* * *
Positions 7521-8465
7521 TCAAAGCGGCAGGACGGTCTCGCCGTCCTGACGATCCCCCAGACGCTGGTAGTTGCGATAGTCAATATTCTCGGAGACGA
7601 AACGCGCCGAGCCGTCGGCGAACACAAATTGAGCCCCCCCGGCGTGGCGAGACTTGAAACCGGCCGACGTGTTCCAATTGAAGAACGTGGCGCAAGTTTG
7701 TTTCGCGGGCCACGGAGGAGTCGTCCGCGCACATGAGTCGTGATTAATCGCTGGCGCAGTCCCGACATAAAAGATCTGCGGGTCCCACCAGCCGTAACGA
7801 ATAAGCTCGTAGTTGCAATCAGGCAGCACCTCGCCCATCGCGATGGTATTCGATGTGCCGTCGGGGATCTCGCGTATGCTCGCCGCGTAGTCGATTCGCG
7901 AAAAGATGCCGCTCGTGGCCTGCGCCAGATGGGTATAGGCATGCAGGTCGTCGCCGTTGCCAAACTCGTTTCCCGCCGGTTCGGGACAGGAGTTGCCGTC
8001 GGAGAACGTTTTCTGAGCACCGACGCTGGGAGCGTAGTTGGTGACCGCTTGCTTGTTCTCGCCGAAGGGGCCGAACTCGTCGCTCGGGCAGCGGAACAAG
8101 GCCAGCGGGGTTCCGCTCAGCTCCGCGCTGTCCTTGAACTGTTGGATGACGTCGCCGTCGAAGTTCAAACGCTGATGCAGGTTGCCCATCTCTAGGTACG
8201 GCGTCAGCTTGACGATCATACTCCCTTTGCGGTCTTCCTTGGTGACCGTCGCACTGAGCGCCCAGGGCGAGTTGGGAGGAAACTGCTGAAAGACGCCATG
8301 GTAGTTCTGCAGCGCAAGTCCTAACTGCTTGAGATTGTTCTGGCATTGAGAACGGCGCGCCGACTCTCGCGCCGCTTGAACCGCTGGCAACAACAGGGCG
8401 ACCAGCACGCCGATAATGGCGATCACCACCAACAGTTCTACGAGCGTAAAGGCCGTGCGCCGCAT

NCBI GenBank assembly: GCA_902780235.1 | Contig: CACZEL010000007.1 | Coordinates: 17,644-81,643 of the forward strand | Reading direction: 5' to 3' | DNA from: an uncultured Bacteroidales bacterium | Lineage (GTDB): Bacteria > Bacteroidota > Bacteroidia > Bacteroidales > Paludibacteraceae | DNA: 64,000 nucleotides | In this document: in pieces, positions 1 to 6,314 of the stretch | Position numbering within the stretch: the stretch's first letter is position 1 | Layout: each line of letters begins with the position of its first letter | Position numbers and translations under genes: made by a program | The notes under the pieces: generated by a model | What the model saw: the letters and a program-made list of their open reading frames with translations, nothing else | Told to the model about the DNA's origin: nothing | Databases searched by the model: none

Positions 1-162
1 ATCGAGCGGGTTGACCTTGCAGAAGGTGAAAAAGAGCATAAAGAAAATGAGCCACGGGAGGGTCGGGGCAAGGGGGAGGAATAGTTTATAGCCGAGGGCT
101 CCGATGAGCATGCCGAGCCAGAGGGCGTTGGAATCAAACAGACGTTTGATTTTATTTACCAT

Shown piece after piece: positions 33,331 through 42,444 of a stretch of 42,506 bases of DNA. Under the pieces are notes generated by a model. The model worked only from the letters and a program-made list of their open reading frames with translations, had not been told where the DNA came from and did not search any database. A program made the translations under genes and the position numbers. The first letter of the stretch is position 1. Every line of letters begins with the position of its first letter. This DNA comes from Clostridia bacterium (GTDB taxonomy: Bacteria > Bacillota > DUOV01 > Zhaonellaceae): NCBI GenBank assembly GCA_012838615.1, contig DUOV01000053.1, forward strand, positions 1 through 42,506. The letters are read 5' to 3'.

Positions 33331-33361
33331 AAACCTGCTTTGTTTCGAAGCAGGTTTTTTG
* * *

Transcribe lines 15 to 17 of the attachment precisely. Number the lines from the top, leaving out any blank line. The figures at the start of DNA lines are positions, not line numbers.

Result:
101 CCGATGAGCATGCCGAGCCAGAGGGCGTTGGAATCAAACAGACGTTTGATTTTATTTACCAT

Shown piece after piece: positions 33,331 through 42,444 of a stretch of 42,506 bases of DNA. Under the pieces are notes generated by a model. The model worked only from the letters and a program-made list of their open reading frames with translations, had not been told where the DNA came from and did not search any database. A program made the translations under genes and the position numbers. The first letter of the stretch is position 1. Every line of letters begins with the position of its first letter. This DNA comes from Clostridia bacterium (GTDB taxonomy: Bacteria > Bacillota > DUOV01 > Zhaonellaceae): NCBI GenBank assembly GCA_012838615.1, contig DUOV01000053.1, forward strand, positions 1 through 42,506. The letters are read 5' to 3'.

Positions 33331-33361